Photo courtesy of Micah Barnhill-Wright

How Boulder Art Association Supports Creatives




Inspired by the surrounding wilderness and natural beauty, artists have long flocked to Boulder. And, for at least the last century, they’ve had the Boulder Art Association (BAA) with them every step of the way.


This nonprofit organization has helped foster Boulder’s thriving arts scene by supporting visual artists of all kinds, from painters and photographers to sculptors and mixed media artists. Through member shows, critique groups, exhibitions, competitions, workshops, meetings and other events, its 120 active members not only have an opportunity to grow their artistic prowess, but also to learn the business and marketing skills necessary to succeed in the industry.


“Our mission is to help uplift local artists, whether they’re beginning, emerging or professional artists,” says Amber Winston-Squires, the association’s marketing chair. “We’re here to help support them and showcase their voice through their creative outlet.”


The association traces its roots back to 1923, when art patron Jean Sherwood and University of Colorado Boulder arts and sciences dean F.B.R. Hellems identified a gap in the local arts scene—particularly for CU students, some of whom had never seen an original painting. Together, Sherwood and Hellems decided to start the Boulder Art Guild, which they officially registered as an arts organization in 1925.


In the first 10 or so years, the group flourished and grew to include some 200 members. The Boulder Art Guild brought traveling fine art exhibits to a gallery space at the CU library and offered community classes. After Sherwood’s death in the late 1930s, the guild disbanded and, for 20 years, no formal arts organization existed in Boulder. However, artists around the city continued to meet informally in private homes. In 1958, the group reorganized and became the Boulder Art Association (BAA), as it is known today, and has been operating ever since.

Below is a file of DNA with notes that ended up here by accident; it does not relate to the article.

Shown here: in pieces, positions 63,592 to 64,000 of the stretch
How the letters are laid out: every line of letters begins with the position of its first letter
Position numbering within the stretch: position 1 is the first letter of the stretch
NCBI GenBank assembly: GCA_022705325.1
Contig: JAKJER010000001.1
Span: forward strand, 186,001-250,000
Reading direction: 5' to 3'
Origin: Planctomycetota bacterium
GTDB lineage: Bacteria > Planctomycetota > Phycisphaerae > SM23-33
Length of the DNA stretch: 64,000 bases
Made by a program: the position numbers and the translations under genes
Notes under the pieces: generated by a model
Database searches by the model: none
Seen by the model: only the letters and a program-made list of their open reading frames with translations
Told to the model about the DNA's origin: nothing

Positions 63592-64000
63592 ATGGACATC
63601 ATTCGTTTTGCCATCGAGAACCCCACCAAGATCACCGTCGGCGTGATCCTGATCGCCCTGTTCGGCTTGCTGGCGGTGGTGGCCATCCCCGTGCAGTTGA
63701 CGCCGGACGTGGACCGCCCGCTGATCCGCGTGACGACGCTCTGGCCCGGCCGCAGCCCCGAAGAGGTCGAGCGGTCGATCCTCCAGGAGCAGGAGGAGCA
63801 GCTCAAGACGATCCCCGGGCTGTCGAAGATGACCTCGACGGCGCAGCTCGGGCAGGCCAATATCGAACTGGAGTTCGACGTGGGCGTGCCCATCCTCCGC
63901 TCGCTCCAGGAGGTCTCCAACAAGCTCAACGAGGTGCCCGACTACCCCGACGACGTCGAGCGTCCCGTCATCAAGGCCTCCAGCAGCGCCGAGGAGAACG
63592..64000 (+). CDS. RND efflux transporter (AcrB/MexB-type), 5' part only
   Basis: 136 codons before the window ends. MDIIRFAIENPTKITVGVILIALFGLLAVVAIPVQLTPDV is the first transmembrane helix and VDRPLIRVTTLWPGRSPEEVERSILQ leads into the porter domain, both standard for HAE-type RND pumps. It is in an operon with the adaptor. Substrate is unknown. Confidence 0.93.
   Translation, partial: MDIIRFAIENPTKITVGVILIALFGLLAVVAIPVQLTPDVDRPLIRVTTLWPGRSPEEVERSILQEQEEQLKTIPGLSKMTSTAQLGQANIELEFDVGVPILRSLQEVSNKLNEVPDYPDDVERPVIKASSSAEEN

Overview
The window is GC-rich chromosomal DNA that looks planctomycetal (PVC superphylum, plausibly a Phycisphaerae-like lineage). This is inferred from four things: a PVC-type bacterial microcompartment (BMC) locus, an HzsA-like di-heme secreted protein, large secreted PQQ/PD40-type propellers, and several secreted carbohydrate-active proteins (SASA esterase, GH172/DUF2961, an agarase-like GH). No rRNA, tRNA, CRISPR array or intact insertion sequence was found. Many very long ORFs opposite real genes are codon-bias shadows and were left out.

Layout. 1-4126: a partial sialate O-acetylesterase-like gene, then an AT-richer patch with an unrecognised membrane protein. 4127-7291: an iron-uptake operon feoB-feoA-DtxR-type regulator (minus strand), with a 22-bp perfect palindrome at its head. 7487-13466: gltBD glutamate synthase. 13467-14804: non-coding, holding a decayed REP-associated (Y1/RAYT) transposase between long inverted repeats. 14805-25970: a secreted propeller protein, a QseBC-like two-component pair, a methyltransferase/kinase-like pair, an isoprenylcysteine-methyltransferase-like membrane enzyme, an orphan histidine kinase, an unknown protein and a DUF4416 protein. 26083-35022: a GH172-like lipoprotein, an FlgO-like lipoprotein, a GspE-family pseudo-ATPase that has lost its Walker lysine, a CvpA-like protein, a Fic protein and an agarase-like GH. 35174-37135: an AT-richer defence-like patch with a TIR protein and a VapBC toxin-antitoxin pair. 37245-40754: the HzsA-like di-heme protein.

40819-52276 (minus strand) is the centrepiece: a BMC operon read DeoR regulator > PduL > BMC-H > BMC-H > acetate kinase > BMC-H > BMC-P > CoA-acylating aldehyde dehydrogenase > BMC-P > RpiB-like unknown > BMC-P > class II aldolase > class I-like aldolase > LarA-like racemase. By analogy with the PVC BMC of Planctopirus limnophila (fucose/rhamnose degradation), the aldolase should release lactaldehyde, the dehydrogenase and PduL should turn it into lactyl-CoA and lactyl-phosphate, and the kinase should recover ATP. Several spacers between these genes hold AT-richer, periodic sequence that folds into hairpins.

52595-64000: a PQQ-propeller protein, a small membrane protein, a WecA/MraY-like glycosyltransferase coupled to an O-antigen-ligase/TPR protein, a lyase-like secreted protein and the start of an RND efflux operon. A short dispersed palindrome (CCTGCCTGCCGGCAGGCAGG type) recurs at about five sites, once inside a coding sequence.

One of the ways BAA supports the artist community is by holding monthly member meetings, currently at R Gallery + Wine Bar. In these meetings, members might learn a new technique, get marketing tips or discuss how to land a gallery show.


“We really try to make those events about topics that help to benefit our membership,” says Winston-Squires.


Courtesy of Rob Lantz/R Gallery + Wine Bar


The association also strives to provide hands-on opportunities for artists to learn and experience new mediums. But another benefit of membership is simply having a social outlet for getting together with like-minded creatives, says Jeanne Kipke, who is starting her sixth year as BAA’s president.


During Saturday art critiques, for example, artists can interact with each other and share tips about techniques, materials and more. The word “critique” may be a bit harsh for what actually goes on at these gatherings, which Kipke says are “really positive and really gentle.”


With all of its offerings, the organization tries to give its members the tools, support and knowledge they need to be successful, while at the same time enhancing Boulder’s overall art culture and identity.


Before joining BAA, Winston-Squires, a photographer specializing in film, didn’t think it was possible for her work to be shown in galleries. But that’s an opportunity she’s had many times since joining the organization last year. “It’s really given me a lot more confidence as an emerging artist,” she says. “I have a community I can rely on for questions and support. Everybody’s been incredibly welcoming.”


“I had the same experience,” says Kipke, a painter and digital artist. “I never thought my work would be in a gallery. And now I’ve sold several pieces.”